(Reuters) – Specialty pharmaceutical company Aquestive Therapeutics Inc has escaped a lawsuit by a group of 42 states accusing it of helping Indivior Inc use illegal tactics to shield its opioid addiction treatment Suboxone from generic competition.
U.S. District Judge Mitchell Goldberg in Philadelphia ruled Wednesday that the states had not provided enough evidence that Aquestive, which partnered with Indivior to develop and manufacture a dissolvable film version of the drug, had any “conscious commitment” to Indivior’s alleged scheme.
The office of Wisconsin Attorney General Josh Kaul, which is leading the states’ case, and a lawyer for Aquestive did not immediately respond to requests for comment.
The states claim that in 2009, Indivior, at the time part of Reckitt Benckiser Group, extended its monopoly on Suboxone by pulling its pill version of the drug from the market and replacing it with the film version just as generic competitors were poised to launch their own versions of the pills.
Indivior persuaded the U.S. Food and Drug Administration to approve the film by raising concerns that the tablet version could accidentally be taken by children and urged the agency to block generic pills on those grounds as well, the states said.
Although the FDA decided to allow the generic pills in 2013, many patients had already switched to the film version by the time they reached the market, the states said. As a result of the scheme, they said, state health insurance programs overpayed for the drug.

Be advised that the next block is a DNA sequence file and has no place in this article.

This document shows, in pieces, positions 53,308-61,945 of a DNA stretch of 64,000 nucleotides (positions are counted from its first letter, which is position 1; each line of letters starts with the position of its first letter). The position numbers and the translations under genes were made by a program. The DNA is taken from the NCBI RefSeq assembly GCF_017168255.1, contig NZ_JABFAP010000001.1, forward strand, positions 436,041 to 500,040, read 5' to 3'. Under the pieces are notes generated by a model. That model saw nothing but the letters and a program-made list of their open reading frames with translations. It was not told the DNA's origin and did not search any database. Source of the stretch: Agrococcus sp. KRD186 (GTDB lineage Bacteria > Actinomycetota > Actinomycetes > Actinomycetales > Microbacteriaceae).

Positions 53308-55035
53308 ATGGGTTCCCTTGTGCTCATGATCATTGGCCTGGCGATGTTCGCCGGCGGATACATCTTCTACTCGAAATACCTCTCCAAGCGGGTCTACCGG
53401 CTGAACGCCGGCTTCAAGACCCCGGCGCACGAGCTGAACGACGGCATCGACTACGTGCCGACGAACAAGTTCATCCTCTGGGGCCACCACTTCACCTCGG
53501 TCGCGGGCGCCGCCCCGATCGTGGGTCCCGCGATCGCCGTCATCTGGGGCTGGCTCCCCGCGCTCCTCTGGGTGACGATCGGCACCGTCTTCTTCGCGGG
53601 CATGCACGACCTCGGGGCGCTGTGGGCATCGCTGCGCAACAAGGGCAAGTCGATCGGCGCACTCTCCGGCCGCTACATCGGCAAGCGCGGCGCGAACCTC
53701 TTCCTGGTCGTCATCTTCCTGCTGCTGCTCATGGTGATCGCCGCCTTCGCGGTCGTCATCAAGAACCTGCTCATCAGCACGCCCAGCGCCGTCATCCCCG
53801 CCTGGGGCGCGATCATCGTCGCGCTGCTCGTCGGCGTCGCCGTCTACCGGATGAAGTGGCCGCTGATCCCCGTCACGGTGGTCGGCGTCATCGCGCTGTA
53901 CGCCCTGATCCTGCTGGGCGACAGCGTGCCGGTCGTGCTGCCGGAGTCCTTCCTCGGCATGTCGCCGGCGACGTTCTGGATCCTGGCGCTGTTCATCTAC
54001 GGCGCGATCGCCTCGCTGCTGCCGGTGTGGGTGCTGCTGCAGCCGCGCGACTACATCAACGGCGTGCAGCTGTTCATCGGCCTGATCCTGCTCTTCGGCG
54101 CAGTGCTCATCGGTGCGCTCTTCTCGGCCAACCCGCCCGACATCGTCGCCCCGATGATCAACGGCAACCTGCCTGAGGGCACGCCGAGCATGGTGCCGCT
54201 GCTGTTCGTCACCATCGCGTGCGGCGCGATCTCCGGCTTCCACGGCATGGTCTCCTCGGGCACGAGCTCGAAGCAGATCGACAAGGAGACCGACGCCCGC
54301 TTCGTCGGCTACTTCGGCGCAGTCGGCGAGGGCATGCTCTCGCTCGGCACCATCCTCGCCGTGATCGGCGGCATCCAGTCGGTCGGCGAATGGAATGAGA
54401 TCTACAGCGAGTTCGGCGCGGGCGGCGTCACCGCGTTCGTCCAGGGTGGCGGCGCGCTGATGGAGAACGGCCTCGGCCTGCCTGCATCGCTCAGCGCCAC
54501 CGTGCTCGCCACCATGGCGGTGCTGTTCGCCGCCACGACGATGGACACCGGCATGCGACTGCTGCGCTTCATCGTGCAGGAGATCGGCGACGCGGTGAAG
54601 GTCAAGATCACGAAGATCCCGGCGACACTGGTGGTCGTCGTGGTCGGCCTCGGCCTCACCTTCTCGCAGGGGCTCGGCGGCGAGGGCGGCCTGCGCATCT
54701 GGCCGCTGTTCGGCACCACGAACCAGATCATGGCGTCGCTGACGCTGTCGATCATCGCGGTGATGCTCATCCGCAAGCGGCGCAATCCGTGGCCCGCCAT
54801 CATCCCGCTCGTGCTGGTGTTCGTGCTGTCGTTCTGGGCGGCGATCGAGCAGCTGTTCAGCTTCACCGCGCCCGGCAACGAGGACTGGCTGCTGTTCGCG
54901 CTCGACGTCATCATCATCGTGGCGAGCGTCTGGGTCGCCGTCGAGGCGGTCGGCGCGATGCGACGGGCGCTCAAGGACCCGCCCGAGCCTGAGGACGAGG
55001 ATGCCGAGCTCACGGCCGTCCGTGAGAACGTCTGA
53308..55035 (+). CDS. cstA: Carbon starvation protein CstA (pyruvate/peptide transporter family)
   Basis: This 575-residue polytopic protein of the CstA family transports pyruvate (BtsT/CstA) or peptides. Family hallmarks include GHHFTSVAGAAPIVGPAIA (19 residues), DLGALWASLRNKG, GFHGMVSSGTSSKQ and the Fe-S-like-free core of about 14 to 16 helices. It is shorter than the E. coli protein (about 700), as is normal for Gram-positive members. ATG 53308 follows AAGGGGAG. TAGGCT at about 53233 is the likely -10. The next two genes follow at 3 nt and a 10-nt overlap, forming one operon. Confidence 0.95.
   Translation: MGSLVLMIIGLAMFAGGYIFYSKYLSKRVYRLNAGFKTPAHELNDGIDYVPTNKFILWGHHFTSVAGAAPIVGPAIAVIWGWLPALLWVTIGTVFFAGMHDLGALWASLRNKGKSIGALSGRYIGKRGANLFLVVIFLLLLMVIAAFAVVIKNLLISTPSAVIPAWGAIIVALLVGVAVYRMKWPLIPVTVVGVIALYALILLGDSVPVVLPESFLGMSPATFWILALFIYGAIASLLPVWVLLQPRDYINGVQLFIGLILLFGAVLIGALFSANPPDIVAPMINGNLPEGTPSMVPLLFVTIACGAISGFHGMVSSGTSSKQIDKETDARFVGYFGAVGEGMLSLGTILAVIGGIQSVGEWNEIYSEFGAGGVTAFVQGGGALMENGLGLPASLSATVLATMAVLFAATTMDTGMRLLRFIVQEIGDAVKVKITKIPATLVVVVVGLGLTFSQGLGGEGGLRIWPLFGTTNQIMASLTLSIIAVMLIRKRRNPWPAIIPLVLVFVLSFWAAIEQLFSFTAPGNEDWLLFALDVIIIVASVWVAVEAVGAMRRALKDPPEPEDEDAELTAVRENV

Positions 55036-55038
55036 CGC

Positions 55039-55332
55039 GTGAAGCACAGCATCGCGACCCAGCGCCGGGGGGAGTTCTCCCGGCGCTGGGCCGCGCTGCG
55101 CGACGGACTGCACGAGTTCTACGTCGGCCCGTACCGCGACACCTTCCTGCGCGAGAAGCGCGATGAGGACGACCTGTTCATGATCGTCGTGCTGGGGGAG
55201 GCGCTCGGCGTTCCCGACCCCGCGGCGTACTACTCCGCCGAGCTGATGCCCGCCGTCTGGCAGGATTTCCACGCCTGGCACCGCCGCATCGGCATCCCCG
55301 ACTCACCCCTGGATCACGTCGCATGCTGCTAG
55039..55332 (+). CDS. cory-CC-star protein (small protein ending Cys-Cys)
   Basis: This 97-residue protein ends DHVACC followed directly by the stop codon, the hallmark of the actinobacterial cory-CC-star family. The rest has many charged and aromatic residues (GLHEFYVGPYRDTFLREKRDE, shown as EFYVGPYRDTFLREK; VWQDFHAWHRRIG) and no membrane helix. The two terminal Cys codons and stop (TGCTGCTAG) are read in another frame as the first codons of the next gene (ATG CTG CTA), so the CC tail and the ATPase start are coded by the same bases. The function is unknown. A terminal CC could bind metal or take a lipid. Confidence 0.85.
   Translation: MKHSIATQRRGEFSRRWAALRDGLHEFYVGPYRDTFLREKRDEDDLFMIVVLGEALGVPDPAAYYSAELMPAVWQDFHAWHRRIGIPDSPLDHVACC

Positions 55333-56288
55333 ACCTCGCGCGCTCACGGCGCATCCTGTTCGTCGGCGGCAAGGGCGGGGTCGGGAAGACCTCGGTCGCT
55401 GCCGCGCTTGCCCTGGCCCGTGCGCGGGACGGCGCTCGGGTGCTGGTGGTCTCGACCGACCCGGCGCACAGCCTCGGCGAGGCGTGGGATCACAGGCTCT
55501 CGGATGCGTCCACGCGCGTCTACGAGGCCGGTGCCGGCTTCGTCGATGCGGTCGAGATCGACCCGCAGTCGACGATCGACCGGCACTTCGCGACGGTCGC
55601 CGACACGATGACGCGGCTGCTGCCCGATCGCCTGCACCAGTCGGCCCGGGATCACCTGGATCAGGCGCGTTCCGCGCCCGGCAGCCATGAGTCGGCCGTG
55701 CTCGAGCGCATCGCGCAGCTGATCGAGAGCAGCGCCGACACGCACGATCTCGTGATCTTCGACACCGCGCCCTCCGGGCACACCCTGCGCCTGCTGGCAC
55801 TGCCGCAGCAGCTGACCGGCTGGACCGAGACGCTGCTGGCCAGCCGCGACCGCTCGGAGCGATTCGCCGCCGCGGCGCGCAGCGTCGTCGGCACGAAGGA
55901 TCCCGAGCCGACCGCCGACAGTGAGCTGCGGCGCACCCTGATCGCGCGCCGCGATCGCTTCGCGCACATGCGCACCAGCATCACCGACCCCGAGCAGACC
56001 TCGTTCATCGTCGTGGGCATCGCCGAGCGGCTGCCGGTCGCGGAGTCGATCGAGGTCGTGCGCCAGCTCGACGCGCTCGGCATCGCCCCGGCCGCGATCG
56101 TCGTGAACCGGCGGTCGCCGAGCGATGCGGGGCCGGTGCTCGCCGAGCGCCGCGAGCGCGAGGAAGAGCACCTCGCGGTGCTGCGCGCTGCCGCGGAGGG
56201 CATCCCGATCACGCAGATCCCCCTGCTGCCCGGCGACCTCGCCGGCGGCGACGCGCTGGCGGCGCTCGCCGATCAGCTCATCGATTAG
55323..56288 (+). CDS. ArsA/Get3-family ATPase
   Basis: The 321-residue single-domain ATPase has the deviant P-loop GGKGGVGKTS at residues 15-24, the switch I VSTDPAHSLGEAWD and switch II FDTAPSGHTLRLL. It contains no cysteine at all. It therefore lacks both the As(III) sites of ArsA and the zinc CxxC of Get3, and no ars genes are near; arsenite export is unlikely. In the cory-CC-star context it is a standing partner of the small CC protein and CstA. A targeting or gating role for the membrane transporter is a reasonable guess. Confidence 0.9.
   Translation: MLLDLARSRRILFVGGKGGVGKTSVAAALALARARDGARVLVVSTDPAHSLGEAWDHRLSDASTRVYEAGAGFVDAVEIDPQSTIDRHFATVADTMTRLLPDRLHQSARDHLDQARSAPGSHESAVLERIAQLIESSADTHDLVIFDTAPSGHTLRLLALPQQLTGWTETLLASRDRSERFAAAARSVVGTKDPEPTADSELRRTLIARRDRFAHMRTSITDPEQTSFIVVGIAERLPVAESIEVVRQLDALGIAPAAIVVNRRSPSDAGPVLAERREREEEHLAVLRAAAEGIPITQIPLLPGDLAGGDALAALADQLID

Aquestive, then known as MonoSol LLC, partnered with Indivior to develop the Suboxone film beginning in 2006, and agreed in 2008 to manufacture it. The states claimed that Aquestive first suggested the strategy of pulling the pill from the market, which Aquestive has denied.
Goldberg said Wednesday that it did not matter because simply suggesting a strategy did not amount to joining an antitrust conspiracy. He said Aquestive had no actual power to withdraw the pill and that the states presented no evidence that it was involved in petitioning the FDA to block generic pills.
“At best, (Aquestive) worked diligently to do precisely what it contractually agreed to do,” the judge wrote. “Antitrust laws do not prohibit agreement to engage in such a lawful endeavor.”
The tablet version of Suboxone was first approved for sale in the United States in 2002. Although it did not have patent protection, the FDA gave the company seven years of exclusivity under the so-called orphan drug law, intended to help companies recoup costs of developing drugs that are unlikely to be profitable.
Indivior’s success in obtaining the protection has drawn scrutiny, as the drug did prove to be profitable for the company.
The case is State of Wisconsin v. Indivior Inc, U.S. District Court for the Eastern District of Pennsylvania, No. 2:16-cv-5073. It is part of the MDL In re: Suboxone Antitrust Litigation, No. 2:13-md-02445.
For the states: Wisconsin Assistant Attorney General Gwendolyn Cooley
For Aquestive: James Hibey of Steptoe & Johnson
For Indivior: Jonathan Berman of Jones Day
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Indivior can’t reverse Suboxone antitrust class certification
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